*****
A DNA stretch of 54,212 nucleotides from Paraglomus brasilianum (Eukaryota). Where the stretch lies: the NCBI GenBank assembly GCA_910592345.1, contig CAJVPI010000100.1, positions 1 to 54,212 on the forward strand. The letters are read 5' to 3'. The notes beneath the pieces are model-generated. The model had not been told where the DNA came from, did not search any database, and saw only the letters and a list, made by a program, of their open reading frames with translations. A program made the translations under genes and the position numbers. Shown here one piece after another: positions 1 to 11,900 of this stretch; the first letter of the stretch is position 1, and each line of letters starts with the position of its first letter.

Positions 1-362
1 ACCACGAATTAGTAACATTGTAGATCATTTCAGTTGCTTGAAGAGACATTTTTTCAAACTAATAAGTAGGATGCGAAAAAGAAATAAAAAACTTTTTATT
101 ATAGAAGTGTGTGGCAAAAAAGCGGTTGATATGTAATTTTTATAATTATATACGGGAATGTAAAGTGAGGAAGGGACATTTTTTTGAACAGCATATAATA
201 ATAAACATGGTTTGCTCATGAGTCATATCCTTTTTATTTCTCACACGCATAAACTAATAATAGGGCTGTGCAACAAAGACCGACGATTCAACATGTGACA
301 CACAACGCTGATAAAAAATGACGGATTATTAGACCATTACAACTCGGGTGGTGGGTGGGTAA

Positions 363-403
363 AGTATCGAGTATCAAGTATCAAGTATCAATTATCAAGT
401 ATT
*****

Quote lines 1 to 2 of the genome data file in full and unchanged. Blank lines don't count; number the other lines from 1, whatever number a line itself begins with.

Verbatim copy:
A DNA stretch of 54,212 nucleotides from Paraglomus brasilianum (Eukaryota). Where the stretch lies: the NCBI GenBank assembly GCA_910592345.1, contig CAJVPI010000100.1, positions 1 to 54,212 on the forward strand. The letters are read 5' to 3'. The notes beneath the pieces are model-generated. The model had not been told where the DNA came from, did not search any database, and saw only the letters and a list, made by a program, of their open reading frames with translations. A program made the translations under genes and the position numbers. Shown here one piece after another: positions 1 to 11,900 of this stretch; the first letter of the stretch is position 1, and each line of letters starts with the position of its first letter.

Positions 1-362